Blind evaluation of a polynomial

Suppose Jennifer has a polynomial P of degree d , and Ted has a point s ∈ F p that he chose randomly. Ted wishes to learn E ( P ( s ) ) , i.e., the HH of the evaluation of P at s . Two simple ways to do this are:
Jennifer sends P to Ted, and he computes E ( P ( s ) ) by himself.
Ted sends s to Jennifer; she computes E ( P ( s ) ) and sends it to Ted.
However, in the blind evaluation problem we want Ted to learn E ( P ( s ) ) without learning P – which precludes the first option; and, most importantly, we don’t want Jennifer to learn s , which rules out the second.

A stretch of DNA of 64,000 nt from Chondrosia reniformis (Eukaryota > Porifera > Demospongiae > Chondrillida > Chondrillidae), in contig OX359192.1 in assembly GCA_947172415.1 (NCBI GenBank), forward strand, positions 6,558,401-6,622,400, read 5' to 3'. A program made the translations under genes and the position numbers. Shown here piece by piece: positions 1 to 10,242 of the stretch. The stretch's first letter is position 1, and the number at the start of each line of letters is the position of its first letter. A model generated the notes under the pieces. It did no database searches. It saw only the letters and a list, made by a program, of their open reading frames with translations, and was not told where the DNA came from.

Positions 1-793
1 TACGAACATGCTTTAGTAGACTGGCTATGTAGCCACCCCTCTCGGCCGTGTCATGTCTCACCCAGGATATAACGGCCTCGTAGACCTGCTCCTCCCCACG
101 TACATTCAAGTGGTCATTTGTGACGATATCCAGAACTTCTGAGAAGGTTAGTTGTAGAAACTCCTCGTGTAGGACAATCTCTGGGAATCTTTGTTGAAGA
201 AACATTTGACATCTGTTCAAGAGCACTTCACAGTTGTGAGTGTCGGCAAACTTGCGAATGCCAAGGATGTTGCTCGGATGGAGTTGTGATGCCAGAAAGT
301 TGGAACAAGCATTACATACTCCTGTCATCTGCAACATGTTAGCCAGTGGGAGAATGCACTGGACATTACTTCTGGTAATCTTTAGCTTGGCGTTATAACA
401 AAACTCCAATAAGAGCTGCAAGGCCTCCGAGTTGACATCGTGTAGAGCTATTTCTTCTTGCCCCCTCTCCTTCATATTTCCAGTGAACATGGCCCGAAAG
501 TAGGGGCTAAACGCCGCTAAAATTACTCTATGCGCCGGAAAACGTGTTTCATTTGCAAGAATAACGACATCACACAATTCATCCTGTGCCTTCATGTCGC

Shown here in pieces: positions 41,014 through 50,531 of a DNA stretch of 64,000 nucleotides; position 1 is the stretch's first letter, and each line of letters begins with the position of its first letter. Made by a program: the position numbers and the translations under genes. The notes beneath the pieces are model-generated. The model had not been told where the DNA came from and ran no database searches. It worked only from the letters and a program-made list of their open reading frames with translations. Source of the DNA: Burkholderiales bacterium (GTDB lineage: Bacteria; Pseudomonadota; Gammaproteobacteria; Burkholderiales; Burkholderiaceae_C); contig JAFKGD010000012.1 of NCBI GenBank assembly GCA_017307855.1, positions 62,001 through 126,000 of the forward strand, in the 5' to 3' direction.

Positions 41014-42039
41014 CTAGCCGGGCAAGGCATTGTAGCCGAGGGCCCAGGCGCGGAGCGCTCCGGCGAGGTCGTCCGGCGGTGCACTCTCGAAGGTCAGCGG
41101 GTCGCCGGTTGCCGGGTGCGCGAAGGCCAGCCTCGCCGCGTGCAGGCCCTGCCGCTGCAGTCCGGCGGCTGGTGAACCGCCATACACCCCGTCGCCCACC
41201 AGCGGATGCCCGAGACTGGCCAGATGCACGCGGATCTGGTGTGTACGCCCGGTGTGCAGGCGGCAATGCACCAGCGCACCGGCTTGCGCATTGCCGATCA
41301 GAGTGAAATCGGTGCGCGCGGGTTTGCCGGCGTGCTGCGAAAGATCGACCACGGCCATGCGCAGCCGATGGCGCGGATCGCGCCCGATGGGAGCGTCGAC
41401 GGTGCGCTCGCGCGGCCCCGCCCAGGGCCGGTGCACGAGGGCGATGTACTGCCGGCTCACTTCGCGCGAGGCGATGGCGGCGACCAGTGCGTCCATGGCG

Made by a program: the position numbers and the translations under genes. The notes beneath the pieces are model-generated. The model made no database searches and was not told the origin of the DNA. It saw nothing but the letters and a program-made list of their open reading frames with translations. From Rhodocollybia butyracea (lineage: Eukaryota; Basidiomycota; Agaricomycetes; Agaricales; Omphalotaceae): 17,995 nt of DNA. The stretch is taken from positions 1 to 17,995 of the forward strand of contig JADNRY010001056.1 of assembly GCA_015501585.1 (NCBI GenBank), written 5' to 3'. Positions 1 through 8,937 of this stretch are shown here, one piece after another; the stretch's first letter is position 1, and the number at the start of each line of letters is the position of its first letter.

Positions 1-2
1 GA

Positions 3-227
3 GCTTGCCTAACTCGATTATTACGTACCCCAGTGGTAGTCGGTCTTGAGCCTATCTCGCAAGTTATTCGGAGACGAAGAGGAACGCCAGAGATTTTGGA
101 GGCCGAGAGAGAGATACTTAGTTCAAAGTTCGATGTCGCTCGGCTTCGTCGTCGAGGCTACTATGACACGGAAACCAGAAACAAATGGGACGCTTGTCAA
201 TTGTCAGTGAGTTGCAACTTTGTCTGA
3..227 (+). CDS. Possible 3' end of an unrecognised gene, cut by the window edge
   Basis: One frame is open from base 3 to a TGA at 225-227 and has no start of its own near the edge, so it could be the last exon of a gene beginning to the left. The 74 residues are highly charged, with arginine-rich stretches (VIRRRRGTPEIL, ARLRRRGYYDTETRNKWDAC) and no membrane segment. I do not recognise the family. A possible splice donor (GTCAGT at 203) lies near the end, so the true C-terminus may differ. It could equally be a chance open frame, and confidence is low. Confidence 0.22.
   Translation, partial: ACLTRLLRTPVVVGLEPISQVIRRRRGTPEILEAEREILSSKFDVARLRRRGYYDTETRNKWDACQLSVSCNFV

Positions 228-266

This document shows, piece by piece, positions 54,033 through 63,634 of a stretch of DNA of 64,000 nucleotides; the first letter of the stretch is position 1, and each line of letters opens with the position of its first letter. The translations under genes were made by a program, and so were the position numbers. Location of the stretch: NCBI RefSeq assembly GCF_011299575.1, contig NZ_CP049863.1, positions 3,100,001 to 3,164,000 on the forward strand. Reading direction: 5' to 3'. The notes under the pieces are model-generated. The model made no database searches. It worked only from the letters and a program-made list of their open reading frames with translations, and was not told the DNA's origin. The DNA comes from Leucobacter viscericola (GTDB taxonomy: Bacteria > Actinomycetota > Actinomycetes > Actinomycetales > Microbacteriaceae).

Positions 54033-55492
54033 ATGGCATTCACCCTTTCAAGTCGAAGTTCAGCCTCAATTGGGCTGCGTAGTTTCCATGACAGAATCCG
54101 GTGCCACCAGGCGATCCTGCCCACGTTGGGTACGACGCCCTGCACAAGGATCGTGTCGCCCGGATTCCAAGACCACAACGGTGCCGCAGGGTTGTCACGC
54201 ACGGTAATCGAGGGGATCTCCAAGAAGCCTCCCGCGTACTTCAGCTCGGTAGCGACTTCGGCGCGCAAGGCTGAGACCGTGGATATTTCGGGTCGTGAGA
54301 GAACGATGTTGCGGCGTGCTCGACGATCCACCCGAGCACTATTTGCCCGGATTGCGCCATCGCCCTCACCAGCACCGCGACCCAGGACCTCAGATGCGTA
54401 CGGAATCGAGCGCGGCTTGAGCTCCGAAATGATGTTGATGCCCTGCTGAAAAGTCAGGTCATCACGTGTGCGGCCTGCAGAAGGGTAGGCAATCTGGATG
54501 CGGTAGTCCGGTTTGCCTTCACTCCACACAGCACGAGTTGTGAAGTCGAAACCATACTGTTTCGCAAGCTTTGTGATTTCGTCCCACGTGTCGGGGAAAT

Using HH, we can perform blind evaluation as follows.
Ted sends to Jennifer the hidings E ( 1 ) , E ( s ) , … , E ( s d ) .
Jennifer computes E ( P ( s ) ) from the elements sent in the first step, and sends E ( P ( s ) ) to Ted. (Jennifer can do this since E supports linear combinations, and P ( s ) is a linear combination of 1 , s , … , s d . ).
Note that, as only hidings were sent, neither Jennifer learned s [2], nor Ted learned P .